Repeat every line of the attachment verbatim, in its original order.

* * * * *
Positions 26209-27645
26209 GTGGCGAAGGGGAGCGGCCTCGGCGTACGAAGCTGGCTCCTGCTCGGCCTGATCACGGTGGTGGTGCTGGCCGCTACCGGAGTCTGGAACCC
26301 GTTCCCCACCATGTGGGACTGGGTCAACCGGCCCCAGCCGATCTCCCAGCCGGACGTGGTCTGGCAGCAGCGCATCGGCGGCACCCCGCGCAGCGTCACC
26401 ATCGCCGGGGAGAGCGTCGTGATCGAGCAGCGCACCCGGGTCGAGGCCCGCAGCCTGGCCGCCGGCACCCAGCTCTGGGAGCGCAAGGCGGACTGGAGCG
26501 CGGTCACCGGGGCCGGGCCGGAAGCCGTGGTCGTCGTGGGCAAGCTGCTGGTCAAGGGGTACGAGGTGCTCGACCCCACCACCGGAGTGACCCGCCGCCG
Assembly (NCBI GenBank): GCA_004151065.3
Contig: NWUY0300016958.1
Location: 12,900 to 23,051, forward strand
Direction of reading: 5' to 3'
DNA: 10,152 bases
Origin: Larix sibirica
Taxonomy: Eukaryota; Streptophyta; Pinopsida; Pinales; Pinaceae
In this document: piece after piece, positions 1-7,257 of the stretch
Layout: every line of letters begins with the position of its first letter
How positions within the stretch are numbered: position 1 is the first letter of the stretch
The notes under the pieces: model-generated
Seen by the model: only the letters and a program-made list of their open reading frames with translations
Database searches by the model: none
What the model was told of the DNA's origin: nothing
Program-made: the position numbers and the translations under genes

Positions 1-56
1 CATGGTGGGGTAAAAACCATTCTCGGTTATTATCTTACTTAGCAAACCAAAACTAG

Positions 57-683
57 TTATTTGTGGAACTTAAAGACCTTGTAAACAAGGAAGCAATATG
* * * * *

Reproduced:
Positions 26209-27645
26209 GTGGCGAAGGGGAGCGGCCTCGGCGTACGAAGCTGGCTCCTGCTCGGCCTGATCACGGTGGTGGTGCTGGCCGCTACCGGAGTCTGGAACCC
26301 GTTCCCCACCATGTGGGACTGGGTCAACCGGCCCCAGCCGATCTCCCAGCCGGACGTGGTCTGGCAGCAGCGCATCGGCGGCACCCCGCGCAGCGTCACC
26401 ATCGCCGGGGAGAGCGTCGTGATCGAGCAGCGCACCCGGGTCGAGGCCCGCAGCCTGGCCGCCGGCACCCAGCTCTGGGAGCGCAAGGCGGACTGGAGCG
26501 CGGTCACCGGGGCCGGGCCGGAAGCCGTGGTCGTCGTGGGCAAGCTGCTGGTCAAGGGGTACGAGGTGCTCGACCCCACCACCGGAGTGACCCGCCGCCG
Assembly (NCBI GenBank): GCA_004151065.3
Contig: NWUY0300016958.1
Location: 12,900 to 23,051, forward strand
Direction of reading: 5' to 3'
DNA: 10,152 bases
Origin: Larix sibirica
Taxonomy: Eukaryota; Streptophyta; Pinopsida; Pinales; Pinaceae
In this document: piece after piece, positions 1-7,257 of the stretch
Layout: every line of letters begins with the position of its first letter
How positions within the stretch are numbered: position 1 is the first letter of the stretch
The notes under the pieces: model-generated
Seen by the model: only the letters and a program-made list of their open reading frames with translations
Database searches by the model: none
What the model was told of the DNA's origin: nothing
Program-made: the position numbers and the translations under genes

Positions 1-56
1 CATGGTGGGGTAAAAACCATTCTCGGTTATTATCTTACTTAGCAAACCAAAACTAG

Positions 57-683
57 TTATTTGTGGAACTTAAAGACCTTGTAAACAAGGAAGCAATATG